Today marks one month to go until this year’s Great East Swim takes place at Alton Water on 19 June, just outside Ipswich. Find out more and register here.

So our blog this week is about all the benefits of open water swimming (or wild swimming as it’s sometimes known) which has received a lot of media attention in recent years.

You probably already know that pool swimming is extremely beneficial for both our physical and mental health because it truly works your entire body, head to toe. Swimming increases your heart rate without stressing your body, tones muscles, builds strength, builds endurance and makes you feel, well frankly, pretty awesome!

But you may not be aware of the additional health benefits that open cold water/outdoor swimming brings.

The physical benefits include:

Better sleep
Open water swim training can result in a natural increase in the levels of a certain hormone called prolactin in the body which may help to improve the quality of your sleep.

Increased happiness
Other hormones that stimulate the thyroid have been shown to be increased by more than 50 per cent after swimming. This has all kinds of benefits on regulating weight, body temperature, muscle strength but also can improve your mood, making you both healthier and happier.

Boosted immune system
Open water swim training in colder water can reduce the potential over-production of certain hormones that can contribute to impaired immunity, in effect making your more body more robust and resistant to infection.

Preventing and managing long-term health conditions
Cold water and open water swim training can make other systems of your body more efficient and more effective, improving your body’s defensive response to damage and therefore potentially reducing your risk of cancer, neurological disorders and chronic respiratory disease. It and can also help to improve the management of asthma and Type 2 Diabetes.

  • Less muscle soreness – improves recovery
  • Reduces body pain and inflammation
  • Improve circulation
  • Potential weight loss (though not guaranteed) through improved metabolism
  • ‘Cold adaptation’ – through repeated cold swimming it is possible to bring down blood pressure and cholesterol, reduce fat disposition, inhibit blood clotting and increase libido.
  • Good for the skin and hair

And the cold water mental health benefits include:

  • Manage anxiety, stress and depression
  • Increase alertness, clarity and energy levels
  • Release endorphins (happy hormones)
  • Feelings of euphoria and achievement and a sense of will power
  • A sense of community – meet others who are swimming to have a lovely time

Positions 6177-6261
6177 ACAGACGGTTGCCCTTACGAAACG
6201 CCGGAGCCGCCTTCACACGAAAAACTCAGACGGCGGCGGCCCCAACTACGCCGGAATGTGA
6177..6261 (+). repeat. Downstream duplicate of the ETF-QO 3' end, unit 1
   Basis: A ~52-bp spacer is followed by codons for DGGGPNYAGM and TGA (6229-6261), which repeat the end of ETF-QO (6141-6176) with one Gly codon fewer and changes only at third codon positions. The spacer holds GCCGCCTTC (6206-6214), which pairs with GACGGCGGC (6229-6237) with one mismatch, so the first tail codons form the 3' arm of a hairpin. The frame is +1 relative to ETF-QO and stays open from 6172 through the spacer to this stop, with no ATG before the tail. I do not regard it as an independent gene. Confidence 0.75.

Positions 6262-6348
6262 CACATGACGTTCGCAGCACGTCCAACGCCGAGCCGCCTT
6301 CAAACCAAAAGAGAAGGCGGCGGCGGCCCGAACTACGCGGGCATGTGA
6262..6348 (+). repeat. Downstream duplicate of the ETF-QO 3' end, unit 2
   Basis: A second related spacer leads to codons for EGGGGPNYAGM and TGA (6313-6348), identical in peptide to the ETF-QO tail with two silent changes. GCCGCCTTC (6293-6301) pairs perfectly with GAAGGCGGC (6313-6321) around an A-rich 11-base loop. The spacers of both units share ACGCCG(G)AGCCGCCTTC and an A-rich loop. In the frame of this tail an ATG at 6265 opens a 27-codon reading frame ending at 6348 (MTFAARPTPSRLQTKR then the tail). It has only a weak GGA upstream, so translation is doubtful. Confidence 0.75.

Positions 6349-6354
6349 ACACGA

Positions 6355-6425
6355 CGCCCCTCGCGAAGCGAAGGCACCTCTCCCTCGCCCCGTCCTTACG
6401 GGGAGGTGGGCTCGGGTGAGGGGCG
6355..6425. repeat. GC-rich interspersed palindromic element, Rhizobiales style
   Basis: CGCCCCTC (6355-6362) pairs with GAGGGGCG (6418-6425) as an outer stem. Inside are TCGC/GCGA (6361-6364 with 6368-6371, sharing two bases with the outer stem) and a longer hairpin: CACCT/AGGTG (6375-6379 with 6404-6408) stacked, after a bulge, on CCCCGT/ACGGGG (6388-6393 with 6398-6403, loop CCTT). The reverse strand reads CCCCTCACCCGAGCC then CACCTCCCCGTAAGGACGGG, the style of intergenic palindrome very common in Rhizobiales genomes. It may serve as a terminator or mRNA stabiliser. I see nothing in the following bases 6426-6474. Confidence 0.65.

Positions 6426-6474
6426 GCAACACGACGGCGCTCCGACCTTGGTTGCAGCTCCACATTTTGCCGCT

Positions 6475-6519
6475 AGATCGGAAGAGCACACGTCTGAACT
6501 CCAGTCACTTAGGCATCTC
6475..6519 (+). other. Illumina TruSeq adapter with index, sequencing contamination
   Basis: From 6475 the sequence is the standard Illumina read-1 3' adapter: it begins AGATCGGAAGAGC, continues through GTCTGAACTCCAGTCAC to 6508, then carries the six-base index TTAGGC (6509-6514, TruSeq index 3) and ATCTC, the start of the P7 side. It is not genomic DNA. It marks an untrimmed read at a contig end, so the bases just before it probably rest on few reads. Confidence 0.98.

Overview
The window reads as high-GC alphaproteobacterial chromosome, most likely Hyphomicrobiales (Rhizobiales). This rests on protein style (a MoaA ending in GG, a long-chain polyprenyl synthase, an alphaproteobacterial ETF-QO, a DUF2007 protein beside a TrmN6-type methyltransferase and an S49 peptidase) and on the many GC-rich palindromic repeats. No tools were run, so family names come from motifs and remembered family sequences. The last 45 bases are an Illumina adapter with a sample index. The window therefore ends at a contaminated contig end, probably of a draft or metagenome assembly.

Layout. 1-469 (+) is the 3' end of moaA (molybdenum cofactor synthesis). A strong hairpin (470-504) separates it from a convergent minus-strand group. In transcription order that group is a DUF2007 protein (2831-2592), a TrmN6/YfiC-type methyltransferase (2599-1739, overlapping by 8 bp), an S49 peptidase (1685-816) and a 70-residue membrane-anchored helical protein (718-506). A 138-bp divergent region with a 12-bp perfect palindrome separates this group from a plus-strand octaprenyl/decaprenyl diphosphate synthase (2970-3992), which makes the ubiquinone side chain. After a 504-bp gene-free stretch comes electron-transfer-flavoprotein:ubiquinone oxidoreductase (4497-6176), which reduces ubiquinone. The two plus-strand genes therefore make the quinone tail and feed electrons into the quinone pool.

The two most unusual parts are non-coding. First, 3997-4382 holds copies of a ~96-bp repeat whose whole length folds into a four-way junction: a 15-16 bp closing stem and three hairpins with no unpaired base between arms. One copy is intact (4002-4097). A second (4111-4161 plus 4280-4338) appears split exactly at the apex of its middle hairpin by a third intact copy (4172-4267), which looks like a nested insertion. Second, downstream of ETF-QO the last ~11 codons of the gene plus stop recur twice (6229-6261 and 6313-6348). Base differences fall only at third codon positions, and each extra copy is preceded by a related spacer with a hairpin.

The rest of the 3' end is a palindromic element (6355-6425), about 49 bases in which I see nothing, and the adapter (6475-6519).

• Reconnecting with nature

Suffolk County Council’s Most Active County programme have been running Great East Swim Outreach programmes for a number of years – which have significantly improved the health and wellbeing of the participants, and in many cases have literally changed lives. Here’s just some of their comments but links to their full stories are below.

Felicity says “Everything in my life changed for the better. I suddenly became that person I was before I’d lost my husband but even better. I was so much more positive, my body was better which made me feel good. I looked forward to going every night and I loved it.

Claire said “One of the things you’re not aware of when you take part in the swims is the resilience it gives you because you feel that if you can achieve that, then you can achieve anything.”

Cat said “ Although it was great feeling physically healthier, for me, the mental health benefits and how it made me feel were so much better. I felt more confident and had more energy.”

This Girl Can Ambassador Sue also said about outdoor swimming
I am nearly 43 and I totally believe that if you work hard and never give up on your goals you can achieve anything. It’s so important to me to be a good role model for my little girl. For me, physical activity has boosted my self-esteem, self confidence and self-belief. It has allowed me to take control and be able to cope with uncertainty better by clearing my head and putting things into perspective. It has allowed me the ability to challenge myself and step out of my comfort zone.


Getting started – joining a group 

Local This Girl Can Ambassador, Natasha Sones found a love for wild swimming during the lockdown and has since launched a supportive community of beginners at Shingle Street in Suffolk. This is in addition to the group that was set up shortly before by our This Girl Can Ambassador Angela in Deben.

Click the links below to join the Facebook groups where you can meet like minded women, find out more about wild swimming and get involved.

The Shingle Street Bluetits

The Deben Bluetit Dippers

Sue Tetley

Sue Tetley

This Girl Can Ambassador Sue Tetley shares her experience.

Felicity Eden


Read Felicity’s story from her experience on the 2016 MAC outreach programme.

Cat and Claire

Cat and Claire

Read Cat & Claire’s story from the 2018 MAC Outreach programme.


The Great East Swim

Registration’s still open for this year’s Great East Swim